Season of ‘endorsements’ and repaying political debts
By Lucas Barasa | February 22nd 2021
The season of political endorsements and payment of old debts has finally dawned.
Top leaders are now busy preparing their ‘invoices’ while others have already dismissed such payback demands.
A day after ODM leader Raila Odinga said he would not endorse any of former National Super Alliance (NASA) co-principals for presidency, those targeted hit back yesterday, further widening the rift between the former partners-turned-rivals ahead of 2022 General Election.
Amani National Congress leader Musalia Mudavadi and his Wiper counterpart Kalonzo Musyoka separately termed Raila’s 2018 controversial swearing-in as the People’s President at Uhuru Park as illegal, and accused him of reneging on their agreement to work together. “I don’t need your endorsement. I refused to participate in your illegal swearing-in as People’s President because I am a senior lawyer who believes in the rule of law,” Kalonzo said.
Ford Kenya leader Moses Wetang’ula, however, said he did not want to be dragged into a war of words with Raila.
And speaking in Western, Deputy President William Ruto said his competitors should brace for a bruising battle in 2022 and stop waiting to be endorsed or handed the baton.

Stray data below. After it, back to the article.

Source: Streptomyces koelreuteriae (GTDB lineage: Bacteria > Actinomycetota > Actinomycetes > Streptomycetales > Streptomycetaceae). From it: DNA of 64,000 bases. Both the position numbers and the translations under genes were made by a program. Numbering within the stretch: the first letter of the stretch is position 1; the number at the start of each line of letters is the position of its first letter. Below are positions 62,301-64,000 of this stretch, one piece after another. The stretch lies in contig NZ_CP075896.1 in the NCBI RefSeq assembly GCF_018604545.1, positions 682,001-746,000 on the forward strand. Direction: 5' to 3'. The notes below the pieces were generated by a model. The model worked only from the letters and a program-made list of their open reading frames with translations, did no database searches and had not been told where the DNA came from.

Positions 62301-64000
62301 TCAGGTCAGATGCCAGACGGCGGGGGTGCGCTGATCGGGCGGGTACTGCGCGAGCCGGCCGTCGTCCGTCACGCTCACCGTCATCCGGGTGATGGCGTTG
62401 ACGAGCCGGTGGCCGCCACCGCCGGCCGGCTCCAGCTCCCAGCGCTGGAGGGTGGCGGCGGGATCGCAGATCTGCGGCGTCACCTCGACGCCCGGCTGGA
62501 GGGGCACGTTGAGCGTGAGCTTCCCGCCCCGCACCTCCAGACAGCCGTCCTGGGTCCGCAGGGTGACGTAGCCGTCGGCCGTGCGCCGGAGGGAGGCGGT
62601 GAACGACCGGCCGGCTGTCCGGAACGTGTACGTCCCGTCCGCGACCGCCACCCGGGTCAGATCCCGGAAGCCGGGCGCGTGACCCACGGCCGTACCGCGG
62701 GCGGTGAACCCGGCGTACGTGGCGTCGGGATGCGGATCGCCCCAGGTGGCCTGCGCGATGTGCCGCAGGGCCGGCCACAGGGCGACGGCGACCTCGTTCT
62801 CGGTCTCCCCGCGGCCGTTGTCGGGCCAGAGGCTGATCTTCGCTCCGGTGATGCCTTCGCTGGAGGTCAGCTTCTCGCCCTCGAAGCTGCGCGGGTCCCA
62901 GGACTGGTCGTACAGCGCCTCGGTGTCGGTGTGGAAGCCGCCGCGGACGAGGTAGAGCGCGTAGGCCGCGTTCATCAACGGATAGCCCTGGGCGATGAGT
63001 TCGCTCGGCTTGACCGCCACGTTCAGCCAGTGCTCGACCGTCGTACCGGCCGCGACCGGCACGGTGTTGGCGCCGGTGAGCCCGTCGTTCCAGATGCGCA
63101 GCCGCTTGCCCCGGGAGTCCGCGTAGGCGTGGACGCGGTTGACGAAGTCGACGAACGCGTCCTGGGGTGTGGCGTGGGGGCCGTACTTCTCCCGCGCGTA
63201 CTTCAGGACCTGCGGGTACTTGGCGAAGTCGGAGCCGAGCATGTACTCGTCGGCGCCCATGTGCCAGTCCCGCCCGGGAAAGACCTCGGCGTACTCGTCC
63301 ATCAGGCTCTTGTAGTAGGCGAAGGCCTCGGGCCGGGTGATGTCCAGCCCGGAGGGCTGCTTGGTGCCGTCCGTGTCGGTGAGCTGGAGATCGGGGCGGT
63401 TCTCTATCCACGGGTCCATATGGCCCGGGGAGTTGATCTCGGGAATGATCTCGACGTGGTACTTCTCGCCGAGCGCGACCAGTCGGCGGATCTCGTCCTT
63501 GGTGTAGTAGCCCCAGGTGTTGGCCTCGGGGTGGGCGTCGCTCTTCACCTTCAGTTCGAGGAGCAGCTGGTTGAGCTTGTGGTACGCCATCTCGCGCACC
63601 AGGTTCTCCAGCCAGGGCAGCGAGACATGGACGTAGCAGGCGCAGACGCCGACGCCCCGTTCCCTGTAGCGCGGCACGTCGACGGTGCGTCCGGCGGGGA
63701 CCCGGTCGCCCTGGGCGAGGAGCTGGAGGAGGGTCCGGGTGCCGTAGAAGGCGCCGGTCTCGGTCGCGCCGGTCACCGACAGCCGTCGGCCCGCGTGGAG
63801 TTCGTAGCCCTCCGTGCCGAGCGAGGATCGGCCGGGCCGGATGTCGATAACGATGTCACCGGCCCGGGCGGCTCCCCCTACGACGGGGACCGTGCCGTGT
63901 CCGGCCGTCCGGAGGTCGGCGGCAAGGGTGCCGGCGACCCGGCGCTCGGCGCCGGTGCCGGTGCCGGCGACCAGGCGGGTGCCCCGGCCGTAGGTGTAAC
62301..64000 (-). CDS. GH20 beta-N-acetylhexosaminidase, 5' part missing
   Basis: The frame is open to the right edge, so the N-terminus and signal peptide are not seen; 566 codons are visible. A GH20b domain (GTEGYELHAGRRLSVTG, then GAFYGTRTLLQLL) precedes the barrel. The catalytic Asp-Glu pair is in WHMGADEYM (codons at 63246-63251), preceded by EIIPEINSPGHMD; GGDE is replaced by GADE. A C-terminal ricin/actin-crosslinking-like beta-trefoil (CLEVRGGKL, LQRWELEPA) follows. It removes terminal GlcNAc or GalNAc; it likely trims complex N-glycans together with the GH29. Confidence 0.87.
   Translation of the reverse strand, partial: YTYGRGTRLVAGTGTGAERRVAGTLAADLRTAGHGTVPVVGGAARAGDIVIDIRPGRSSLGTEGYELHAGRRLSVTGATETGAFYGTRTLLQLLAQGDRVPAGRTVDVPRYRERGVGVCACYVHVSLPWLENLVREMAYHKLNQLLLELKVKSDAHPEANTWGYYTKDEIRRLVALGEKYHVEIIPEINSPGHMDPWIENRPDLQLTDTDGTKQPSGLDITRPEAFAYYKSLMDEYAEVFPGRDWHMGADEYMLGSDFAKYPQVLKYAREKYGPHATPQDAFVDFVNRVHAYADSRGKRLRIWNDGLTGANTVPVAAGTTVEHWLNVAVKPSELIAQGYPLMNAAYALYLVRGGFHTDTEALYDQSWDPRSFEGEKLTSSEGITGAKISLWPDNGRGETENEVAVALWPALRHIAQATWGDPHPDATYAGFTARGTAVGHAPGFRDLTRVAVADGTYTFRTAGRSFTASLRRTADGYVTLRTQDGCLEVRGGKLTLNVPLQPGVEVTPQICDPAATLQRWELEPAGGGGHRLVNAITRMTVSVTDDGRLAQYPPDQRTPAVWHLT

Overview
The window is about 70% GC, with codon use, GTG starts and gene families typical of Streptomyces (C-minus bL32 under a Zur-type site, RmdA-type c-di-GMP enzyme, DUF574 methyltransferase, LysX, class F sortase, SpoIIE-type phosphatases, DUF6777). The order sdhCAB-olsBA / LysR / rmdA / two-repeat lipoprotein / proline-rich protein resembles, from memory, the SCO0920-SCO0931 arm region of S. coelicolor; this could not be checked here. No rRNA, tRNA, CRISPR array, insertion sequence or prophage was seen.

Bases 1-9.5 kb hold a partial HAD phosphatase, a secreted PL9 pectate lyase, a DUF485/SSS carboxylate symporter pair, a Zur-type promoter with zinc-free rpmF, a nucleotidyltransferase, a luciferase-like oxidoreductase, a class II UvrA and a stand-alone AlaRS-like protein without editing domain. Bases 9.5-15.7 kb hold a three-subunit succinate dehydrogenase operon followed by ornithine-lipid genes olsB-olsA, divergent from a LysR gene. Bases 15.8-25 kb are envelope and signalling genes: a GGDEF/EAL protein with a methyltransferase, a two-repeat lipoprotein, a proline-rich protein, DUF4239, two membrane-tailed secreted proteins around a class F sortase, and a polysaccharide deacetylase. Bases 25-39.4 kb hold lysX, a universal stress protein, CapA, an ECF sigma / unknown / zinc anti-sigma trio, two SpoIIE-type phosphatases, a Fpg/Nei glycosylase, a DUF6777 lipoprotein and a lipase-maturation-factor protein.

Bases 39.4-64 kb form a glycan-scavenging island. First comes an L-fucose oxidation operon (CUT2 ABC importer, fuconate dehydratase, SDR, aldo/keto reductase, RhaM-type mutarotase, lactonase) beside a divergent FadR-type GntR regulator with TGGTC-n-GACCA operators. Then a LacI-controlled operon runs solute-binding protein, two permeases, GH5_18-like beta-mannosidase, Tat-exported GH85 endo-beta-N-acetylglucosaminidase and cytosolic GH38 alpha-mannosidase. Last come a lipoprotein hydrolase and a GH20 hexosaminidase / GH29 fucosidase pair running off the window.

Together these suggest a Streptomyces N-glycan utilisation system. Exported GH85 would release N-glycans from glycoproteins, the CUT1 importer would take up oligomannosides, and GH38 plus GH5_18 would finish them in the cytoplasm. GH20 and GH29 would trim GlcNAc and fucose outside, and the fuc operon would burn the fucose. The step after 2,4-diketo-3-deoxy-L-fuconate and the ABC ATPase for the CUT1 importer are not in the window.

Raila reopened the debate on Saturday in Homa Bay when he said he will not endorse any of his former NASA colleagues for failing to attend his swearing-in at Uhuru Park.
A month ago, he had reminded Central Kenya voters that they owed him huge debts dating from 1960s when his father Jaramogi Oginga Odinga backed Jomo Kenyatta but was repaid by betrayal.
At the time, he was responding to an ongoing debate where some supporters of Ruto had insisted that Mt Kenya owed their man a debt because he had supported Uhuru Kenyatta in two presidential elections on the understanding that he, too, would return the favour.
Addressing faithful at AIC Kyemutheke in Machakos yesterday, Kalonzo said he deliberately stayed away from Raila’s swearing-in in the interest of the country’s peace and to safeguard his future political career.